In an already uncertain time, the possibility of NatWest charging for deposits in a climate of negative interest rates will be a worrying sign for micro-businesses with small margins and limited options in terms of how they use their capital, experts have said.
Howard Graham, CEO of start-up specialist Made Simple Group says, ‘Lenders are clearly taking precautions in the event of interest rates turning negative, but the strategy could backfire if businesses begin to vote with their feet and abandon the traditional loyalty, so common among business customers, in search of free banking.
‘That said, if rates do turn negative, it is conceivable that all of the big banks will eventually go down this route. In a seemingly never-ending climate of very low interest rates, they are struggling to make money and this could be the way that banking goes.’
Certain banks throughout Europe and in Japan have already established negative interest rates, adds Andrew Burns, director of business development at C2FO.
‘The result is that deposits are actually being eroded. Cash is being lost. The risk profile on supposedly one of the safest places for cash is extremely high given the loss is guaranteed and the return for that risk is zero.’
The challenge, Burns says, is finding an alternative investment that returns to the normal paradigm of risk/returns.
‘Those Treasuries with their finger on the pulse are benefiting from a low-risk, high-return investment alternative: their supply chain. Market-based dynamic discounting platforms are averaging 6.8 per cent APR returns on cash through investment in AP: early payment in return for discounts.’
Negative interest rates only ‘add insult to injury’ for businesses that are not receiving the financial support they need from banks, according to James Sherwin Smith, CEO of Growth Street.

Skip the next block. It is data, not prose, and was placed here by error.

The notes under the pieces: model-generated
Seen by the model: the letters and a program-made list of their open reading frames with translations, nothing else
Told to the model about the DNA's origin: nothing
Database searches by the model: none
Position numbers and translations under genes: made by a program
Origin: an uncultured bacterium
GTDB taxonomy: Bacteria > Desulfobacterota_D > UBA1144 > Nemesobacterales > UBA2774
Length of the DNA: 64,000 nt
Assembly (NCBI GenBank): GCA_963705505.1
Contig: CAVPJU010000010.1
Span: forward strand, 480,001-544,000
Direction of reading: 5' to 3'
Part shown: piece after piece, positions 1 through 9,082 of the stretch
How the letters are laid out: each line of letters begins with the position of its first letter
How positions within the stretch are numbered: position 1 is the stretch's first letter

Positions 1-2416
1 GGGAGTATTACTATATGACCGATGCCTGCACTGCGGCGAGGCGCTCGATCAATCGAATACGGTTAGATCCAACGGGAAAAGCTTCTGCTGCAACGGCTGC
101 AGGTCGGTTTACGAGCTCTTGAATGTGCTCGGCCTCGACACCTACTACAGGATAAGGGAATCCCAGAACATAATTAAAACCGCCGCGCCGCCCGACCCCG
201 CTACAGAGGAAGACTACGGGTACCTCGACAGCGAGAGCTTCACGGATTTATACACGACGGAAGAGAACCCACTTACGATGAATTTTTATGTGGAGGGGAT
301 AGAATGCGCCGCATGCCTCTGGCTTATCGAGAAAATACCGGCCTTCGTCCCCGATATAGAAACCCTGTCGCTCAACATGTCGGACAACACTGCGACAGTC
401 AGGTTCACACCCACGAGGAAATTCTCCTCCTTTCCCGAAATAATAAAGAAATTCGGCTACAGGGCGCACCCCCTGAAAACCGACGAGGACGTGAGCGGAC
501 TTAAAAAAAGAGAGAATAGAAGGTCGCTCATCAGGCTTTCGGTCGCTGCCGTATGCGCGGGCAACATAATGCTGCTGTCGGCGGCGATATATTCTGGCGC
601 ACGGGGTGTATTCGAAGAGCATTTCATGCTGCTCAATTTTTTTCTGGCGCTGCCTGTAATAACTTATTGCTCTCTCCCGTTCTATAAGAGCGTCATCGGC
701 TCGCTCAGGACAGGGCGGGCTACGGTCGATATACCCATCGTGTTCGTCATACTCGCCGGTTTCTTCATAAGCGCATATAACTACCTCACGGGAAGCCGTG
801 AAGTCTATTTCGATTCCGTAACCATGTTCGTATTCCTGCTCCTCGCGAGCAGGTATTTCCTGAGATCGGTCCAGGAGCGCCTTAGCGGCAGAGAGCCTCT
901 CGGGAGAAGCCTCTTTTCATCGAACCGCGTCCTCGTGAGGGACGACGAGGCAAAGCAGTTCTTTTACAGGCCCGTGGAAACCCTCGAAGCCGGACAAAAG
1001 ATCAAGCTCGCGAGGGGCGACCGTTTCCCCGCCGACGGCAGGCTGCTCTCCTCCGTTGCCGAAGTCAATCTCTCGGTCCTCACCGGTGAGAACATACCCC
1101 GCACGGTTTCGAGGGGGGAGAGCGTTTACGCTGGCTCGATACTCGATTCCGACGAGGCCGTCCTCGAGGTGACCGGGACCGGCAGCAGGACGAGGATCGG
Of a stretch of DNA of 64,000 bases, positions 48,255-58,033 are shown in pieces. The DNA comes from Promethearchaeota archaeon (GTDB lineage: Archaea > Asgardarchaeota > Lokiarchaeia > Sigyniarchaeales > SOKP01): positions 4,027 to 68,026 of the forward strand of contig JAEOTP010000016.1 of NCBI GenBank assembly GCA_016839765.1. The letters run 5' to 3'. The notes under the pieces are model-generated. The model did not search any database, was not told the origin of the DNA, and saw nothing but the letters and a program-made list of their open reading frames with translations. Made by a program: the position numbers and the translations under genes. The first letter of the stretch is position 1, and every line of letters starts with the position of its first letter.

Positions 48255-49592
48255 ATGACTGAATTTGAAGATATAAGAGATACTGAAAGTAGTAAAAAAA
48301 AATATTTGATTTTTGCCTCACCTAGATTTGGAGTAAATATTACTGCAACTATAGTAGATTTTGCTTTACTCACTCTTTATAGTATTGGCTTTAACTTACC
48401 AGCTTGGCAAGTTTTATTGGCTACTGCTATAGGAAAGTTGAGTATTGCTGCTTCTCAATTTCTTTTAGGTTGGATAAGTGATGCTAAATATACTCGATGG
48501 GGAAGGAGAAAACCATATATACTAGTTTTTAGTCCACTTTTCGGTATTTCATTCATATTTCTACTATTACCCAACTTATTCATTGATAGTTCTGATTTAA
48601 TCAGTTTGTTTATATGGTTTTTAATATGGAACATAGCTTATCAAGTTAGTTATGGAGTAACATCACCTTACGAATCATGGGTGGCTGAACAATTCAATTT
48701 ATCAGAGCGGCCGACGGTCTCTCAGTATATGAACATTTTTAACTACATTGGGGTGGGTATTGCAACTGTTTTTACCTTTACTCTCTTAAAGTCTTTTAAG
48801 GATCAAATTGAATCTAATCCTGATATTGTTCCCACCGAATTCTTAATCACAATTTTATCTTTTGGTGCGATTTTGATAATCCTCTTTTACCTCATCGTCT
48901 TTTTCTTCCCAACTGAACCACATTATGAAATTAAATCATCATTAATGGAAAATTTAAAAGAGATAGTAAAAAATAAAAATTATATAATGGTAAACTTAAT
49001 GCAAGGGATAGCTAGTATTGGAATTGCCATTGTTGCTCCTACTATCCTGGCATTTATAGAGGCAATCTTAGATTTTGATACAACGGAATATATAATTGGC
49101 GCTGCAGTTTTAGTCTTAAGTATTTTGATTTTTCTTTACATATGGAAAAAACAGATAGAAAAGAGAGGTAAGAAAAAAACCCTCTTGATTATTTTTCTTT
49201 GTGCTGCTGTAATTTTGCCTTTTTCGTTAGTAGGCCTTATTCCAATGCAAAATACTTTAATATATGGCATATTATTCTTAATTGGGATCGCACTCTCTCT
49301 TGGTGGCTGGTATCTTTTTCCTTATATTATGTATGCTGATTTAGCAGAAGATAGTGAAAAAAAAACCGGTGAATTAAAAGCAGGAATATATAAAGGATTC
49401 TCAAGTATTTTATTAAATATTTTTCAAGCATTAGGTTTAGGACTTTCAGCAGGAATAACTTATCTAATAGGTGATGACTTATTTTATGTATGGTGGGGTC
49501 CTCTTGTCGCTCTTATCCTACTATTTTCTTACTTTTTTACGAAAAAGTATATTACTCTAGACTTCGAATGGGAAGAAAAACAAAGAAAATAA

‘Business overdraft lending by banks is down 50 per cent in four years. Many businesses have resorted to holding deposits to survive dips in cash flow. This in itself is concerning, as businesses cannot reinvest profits, reducing growth and levels of employment.
‘This news further highlights the need for a competitive and wholly diversified business finance sector. The government must ensure that it supports alternative providers so that SMEs are not reliant on large banks.’
Chloe Webber, operations director of Company Check, says that on the one hand, there’s no bigger incentive than negative interest rates to encourage firms to spend their cash and invest in CapEx or new hires, and all that hopefully leads to more growth.
‘However, the challenges that have led us to this situation, Brexit uncertainty and steep falls in consumer, service and manufacturing confidence, suggest that the country’s got a tricky time ahead,’ she adds. ‘If rates are cut, as is widely expected, I think that SMEs generally will take heart from the fact that the Bank of England is acting swiftly to steady the economy.’